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Analog Living: Jess Ackerman

Analog Living: Jess Ackerman

At Schoolhouse, we view the term "analog living" as a road back to connecting with ourselves, our home, and the important people in our lives. We believe in creating future nostalgia through objects, and think that part of crafting a meaningful life full of joy and intention is working to balance analog ways of doing things with our digital world.

As part of this ongoing series focused on community, creativity, and the things that inspire us we met up with local Portland artist Jess Ackerman in their bright and colorful studio to chat current inspiration, what their creative process looks like, and how the analog ways of doing things show up throughout their life. 


Person sitting in chair inside artist studio.

Person sitting in chair painting in art studio.

Your paintings are so playful and bright, which is something that we all really admire about your work! What initially led you to pursue painting, and what do you love most about it?

Oh man, I don't know if it was a pursuit as much as it was a twisted cocktail of my workaholism muddled ever-so-tenderly with my herbaceous commitment to "the bit." I was such a heady shy kid, I've always been fooling around with some kind of creative outlet. And for better, or worse, I live with an inherently optimistic-nihilist view of "nothing matters, do whatever :)" which has let me keep painting for this long. I think the practice itself is very meditative for me, and I'm thankful people are into it. I really love painting because it's honestly just me getting to run rampant in my own little world. 


Up close image of a blue and green painting in progress.


"I really love painting because it's honestly just me getting to run rampant in my own little world." 


Reflection of person painting in mirror.

We would love to hear a little bit about what's currently inspiring you! 

I've been working on a big solo show with Chefas Projects (opening June 2nd in Portland from 4p.m. to 7p.m.) and have been really diving into my favorite media for that extra boost. Fashion and textiles actually influence a lot of my work. Patch-working, quilting, and pattern clashing often turn into layered upon layered block coloring.

Some albums Ive been loving while I work:

"Mouasalat Ila Jacad El Ard" by Issam Hajali

"Aestheticadelica" by Bloodbath64

"Brown Rice" by Don Cherry

"Romantiq" by Oval

"Transa" by Caetano Veloso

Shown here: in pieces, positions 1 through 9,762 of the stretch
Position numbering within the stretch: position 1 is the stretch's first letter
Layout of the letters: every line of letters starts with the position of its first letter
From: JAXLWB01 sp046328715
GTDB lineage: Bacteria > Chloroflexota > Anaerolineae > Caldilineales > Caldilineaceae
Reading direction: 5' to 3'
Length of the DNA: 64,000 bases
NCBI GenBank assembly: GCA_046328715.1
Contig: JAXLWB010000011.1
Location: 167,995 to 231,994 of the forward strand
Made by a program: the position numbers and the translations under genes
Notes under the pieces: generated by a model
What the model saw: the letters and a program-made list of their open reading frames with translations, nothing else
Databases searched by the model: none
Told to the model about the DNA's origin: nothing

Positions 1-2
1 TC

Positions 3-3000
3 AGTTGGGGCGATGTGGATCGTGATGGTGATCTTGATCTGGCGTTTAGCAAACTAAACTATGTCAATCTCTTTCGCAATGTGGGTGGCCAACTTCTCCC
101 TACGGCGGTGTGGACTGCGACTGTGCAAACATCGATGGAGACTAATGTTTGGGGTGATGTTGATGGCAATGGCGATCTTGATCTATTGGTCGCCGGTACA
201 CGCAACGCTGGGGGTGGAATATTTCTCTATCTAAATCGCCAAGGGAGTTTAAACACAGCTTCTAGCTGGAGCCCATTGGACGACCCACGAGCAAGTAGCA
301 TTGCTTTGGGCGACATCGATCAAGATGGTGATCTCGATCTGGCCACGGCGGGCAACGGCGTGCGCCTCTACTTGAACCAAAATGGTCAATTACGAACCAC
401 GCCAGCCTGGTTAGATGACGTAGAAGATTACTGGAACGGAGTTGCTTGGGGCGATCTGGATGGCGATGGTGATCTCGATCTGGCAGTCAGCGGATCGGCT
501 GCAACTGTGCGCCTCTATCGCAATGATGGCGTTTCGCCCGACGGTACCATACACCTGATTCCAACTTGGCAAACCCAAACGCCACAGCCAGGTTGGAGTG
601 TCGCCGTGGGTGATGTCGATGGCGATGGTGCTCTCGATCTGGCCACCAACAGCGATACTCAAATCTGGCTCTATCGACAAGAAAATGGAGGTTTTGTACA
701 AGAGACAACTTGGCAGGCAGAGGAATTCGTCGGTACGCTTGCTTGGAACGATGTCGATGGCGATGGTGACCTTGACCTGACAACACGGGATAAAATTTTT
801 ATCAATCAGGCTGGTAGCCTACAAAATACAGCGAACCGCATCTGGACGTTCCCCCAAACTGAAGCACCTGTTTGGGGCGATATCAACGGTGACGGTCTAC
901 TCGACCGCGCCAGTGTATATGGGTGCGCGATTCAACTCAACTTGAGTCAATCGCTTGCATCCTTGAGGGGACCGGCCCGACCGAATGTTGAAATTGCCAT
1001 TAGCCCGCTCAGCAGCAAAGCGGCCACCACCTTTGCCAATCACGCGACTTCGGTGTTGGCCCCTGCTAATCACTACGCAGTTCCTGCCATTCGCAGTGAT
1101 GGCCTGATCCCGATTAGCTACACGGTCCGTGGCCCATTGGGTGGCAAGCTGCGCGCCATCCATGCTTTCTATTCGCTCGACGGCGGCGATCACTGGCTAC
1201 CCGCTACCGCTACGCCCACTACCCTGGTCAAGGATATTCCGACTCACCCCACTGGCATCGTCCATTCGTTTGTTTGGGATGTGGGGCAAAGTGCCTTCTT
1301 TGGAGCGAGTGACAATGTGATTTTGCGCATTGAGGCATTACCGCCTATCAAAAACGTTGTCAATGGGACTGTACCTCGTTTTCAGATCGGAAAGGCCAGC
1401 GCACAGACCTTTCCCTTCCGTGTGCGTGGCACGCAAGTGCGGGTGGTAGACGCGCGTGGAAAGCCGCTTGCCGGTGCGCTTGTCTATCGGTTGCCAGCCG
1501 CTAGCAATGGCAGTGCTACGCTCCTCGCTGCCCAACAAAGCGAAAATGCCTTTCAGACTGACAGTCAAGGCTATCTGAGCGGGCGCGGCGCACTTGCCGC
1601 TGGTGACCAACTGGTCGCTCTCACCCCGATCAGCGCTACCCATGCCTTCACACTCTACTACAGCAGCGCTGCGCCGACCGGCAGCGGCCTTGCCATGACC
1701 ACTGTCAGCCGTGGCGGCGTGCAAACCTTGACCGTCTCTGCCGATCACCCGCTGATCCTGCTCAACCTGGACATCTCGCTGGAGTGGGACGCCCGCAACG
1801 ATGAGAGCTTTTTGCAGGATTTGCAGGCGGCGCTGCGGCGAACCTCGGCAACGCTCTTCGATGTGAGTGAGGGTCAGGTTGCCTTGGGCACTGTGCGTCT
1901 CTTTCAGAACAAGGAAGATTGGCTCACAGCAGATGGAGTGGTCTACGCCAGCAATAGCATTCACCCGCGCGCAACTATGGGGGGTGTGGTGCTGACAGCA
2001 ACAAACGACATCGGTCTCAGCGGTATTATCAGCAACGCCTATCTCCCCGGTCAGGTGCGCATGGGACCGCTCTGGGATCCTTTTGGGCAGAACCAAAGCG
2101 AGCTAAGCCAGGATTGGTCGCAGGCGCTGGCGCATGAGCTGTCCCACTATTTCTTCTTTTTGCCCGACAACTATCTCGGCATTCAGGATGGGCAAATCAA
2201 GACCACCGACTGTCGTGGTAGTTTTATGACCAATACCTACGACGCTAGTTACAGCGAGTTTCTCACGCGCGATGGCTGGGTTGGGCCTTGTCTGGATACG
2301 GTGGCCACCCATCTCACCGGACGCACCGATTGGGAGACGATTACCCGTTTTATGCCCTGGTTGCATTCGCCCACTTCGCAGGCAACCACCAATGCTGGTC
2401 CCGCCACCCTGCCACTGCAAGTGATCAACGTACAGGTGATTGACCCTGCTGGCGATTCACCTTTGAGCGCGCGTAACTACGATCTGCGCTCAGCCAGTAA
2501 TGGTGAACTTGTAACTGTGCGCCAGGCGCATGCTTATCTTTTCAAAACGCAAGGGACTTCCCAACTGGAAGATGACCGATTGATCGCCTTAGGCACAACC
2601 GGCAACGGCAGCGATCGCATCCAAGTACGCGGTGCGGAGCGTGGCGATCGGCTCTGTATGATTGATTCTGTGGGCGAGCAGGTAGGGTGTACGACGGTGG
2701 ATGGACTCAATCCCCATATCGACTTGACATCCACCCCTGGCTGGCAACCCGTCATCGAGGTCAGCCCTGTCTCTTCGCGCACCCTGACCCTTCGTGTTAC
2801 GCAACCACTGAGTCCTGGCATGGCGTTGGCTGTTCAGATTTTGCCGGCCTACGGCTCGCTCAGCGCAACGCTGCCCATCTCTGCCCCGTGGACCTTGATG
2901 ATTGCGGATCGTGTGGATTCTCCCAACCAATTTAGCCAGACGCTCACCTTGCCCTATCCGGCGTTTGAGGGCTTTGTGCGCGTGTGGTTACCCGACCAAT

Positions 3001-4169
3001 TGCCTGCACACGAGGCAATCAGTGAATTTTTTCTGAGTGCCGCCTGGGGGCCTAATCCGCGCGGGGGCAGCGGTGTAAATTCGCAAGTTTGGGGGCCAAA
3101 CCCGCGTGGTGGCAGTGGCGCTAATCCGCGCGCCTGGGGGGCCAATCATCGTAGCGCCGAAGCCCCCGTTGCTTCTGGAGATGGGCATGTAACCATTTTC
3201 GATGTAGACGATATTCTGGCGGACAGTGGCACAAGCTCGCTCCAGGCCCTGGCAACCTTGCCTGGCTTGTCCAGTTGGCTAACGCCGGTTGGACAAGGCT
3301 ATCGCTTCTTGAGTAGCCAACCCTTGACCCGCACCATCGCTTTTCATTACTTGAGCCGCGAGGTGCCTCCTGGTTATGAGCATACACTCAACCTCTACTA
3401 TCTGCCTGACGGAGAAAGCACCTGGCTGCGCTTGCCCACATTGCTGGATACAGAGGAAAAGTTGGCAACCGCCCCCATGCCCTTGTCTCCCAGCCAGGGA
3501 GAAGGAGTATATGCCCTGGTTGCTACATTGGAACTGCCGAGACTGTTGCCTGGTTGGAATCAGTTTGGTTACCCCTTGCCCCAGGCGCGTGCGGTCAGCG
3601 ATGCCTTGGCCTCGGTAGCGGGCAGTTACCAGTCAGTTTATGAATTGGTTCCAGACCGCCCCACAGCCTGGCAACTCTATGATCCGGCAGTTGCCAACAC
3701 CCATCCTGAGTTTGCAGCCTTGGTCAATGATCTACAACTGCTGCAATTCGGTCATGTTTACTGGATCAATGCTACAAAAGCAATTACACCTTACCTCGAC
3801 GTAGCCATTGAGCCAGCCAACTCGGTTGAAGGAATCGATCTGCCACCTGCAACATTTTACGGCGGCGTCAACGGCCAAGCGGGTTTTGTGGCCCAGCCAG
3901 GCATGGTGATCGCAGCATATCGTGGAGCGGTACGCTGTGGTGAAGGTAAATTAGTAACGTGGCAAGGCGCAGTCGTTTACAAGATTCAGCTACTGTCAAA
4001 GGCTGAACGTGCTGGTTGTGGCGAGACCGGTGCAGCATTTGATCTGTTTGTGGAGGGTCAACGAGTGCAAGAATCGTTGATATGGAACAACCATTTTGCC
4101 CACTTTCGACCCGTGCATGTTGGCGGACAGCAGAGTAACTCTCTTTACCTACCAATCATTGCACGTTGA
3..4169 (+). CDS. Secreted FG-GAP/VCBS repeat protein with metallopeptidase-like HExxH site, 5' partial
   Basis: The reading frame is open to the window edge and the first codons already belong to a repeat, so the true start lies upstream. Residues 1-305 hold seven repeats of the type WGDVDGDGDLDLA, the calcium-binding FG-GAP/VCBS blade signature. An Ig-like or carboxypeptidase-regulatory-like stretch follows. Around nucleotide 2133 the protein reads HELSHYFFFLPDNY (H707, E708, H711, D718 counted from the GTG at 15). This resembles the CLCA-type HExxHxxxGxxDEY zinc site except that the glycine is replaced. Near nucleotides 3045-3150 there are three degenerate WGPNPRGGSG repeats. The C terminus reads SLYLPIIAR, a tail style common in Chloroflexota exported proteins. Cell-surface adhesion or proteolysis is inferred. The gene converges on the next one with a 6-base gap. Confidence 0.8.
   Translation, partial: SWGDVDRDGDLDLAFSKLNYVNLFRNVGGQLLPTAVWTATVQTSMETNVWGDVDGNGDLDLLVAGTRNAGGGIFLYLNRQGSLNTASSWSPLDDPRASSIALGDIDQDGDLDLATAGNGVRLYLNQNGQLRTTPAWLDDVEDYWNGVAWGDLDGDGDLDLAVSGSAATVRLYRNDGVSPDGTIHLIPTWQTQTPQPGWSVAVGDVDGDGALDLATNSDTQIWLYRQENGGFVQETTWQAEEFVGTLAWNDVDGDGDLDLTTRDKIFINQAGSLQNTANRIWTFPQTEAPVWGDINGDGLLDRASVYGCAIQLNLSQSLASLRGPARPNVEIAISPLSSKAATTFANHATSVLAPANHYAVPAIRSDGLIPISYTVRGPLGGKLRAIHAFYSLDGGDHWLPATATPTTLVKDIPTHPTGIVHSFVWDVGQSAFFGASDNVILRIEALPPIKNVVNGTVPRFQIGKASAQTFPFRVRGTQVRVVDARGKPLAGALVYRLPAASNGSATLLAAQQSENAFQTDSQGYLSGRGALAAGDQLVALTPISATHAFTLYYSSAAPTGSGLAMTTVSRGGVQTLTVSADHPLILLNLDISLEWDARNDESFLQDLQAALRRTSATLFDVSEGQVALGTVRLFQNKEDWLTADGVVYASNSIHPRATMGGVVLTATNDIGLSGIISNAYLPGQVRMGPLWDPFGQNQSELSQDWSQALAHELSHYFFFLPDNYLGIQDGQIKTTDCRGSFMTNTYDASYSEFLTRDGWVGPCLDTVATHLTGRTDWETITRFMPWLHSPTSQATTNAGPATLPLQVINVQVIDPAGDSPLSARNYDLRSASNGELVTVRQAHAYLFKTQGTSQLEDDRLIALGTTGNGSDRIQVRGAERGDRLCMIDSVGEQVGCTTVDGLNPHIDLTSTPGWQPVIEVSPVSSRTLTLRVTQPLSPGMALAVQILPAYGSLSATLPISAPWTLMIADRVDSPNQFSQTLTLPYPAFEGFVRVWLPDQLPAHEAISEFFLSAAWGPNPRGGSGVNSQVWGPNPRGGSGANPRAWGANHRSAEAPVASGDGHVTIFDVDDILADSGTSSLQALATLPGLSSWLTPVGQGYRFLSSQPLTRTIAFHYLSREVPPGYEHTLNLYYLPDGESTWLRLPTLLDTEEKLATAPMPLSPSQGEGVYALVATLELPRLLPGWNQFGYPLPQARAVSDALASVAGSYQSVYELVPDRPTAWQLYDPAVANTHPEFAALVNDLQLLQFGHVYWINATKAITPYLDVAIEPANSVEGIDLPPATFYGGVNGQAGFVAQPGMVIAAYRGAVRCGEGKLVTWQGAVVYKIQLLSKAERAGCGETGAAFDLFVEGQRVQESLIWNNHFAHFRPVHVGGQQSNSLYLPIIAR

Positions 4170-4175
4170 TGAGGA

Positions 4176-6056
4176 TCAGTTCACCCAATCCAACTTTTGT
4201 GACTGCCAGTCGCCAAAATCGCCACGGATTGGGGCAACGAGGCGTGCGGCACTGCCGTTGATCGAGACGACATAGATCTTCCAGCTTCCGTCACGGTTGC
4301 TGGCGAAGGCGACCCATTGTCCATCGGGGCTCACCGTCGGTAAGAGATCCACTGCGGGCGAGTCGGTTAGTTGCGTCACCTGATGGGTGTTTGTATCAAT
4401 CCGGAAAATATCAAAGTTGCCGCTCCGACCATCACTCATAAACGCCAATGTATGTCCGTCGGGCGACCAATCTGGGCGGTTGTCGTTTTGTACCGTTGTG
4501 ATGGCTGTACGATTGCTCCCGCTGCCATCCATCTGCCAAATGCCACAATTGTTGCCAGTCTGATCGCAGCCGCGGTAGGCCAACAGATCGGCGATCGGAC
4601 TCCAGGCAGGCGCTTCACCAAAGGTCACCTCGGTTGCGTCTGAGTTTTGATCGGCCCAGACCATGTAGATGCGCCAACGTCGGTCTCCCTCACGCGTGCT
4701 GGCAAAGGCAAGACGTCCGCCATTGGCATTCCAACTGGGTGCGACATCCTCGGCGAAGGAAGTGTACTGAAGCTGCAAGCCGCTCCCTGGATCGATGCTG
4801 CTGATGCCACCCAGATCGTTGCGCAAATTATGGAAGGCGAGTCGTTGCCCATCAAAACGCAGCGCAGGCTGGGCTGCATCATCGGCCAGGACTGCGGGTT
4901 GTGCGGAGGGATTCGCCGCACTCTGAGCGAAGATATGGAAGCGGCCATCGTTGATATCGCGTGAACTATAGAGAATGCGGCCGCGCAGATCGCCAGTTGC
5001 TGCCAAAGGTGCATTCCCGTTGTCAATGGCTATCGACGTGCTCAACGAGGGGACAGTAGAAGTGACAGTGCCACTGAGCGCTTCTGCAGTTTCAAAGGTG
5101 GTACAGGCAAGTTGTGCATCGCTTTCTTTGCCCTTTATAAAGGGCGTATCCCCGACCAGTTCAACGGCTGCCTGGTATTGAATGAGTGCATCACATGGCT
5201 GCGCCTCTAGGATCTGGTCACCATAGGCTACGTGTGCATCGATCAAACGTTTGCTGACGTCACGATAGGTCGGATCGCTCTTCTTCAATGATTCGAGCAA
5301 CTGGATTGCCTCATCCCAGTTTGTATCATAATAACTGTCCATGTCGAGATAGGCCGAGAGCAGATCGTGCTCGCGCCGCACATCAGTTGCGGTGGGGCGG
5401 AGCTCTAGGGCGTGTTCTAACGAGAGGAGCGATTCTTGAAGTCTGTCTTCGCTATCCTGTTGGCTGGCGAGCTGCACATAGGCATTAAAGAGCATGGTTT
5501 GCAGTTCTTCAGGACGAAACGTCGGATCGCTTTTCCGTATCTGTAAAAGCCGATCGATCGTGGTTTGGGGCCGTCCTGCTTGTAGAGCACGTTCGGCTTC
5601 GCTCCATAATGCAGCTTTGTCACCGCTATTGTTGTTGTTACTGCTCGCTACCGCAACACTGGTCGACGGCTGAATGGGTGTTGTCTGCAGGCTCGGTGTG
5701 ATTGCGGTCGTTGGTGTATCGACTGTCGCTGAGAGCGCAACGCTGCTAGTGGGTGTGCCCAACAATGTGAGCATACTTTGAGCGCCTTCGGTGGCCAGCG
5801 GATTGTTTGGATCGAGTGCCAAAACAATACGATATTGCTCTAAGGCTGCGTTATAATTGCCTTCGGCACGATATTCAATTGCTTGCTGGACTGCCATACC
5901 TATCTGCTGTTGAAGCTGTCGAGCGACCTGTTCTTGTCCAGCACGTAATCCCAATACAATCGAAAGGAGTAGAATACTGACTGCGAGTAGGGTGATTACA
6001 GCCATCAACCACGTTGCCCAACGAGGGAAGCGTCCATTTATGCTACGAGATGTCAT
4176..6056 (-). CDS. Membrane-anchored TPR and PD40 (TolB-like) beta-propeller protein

"Love in the Time of Lexapro" by Oneohtrix Point Never

"Anne" by Joseph Shabason

"Black Metal" by Dean Blunt

"DestinyXL" by They Are Gutting A Body of Water


Up close shot of multiple paintings on a wall in a paint studio.


In the last three years I've started reading every night, and a few recent faves are:

Walking Through Clear Water in a Pool Painted Black by Cookie Mueller

SarahLand by Sam Cohen

Tender is The Flesh by Augustina Bazterrica

Stranger Things Happen by Kelly Link

What Painting Is by James Elkins


Up close image of a sticker roll.

Up close image of paint and brushes.

If you had to choose three words to describe what you love most about painting, what would they be?

Meditation, solitude, noise-cancelling.

Can you walk us through what your creative process looks like?

OOOF here I go, going to do my best to articulate this. 

The dumbest small thing can really spark my interest (an outfit, plants on a walk, a sick meme, fast food) and I'll need to write it down or sketch it out. I have so many scraps of paper that I save and go through to remember what I was doing. Somehow my brain can know and remember what I was thinking. I don't do full layout sketches of paintings unless its requested by a client. I like to layer and block out my colors and work through ideas on the canvas with the paint. I'm usually working on up to as many as 20 paintings at once, and carousel through them. I get bored easily, and can get frustrated if I toil on one painting for too long, so this method works really well for me!

Every project is different but it all comes down to weight flow and form. Colors come easily but the final touches always trip me out. It's hard to say when something is finally done, but it usually arrives like a room lighting up, "ahhhhhhhhhhhhhh there she is."


Person sitting at an easel painting.

A collection of ceramic objects sitting on a shelf.

Lastly, painting is often a very analog process, so we'd love to hear more about what the word "analog" means to you? How does it show up throughout the rest of your life?

I obviously love a lil' digital art as a treat, but the larger parts of my life and practice are very analog focused. I gotta say, getting in some dirt and doing some manual labor is huge for me. I am very much "Daddy" of my house, but also unfortunately, I need to be constantly working on something and having a project. I have no chill, but it can almost feel like turning off the front facing stressed out/overstimulated version of myself and going full meditated lizard-brain mode (I don't know if that's balance or what?). Fixing stuff, building things, tinkering around, earthing it up in the yard, yoga, it all coincides with the physical of the art; the pottery, the drawing, the painting, stretching the canvas, the blending, the layering - "loves it." 


Artist standing in their studio.

Artist working on a painting in colorful and vibrant art studio.


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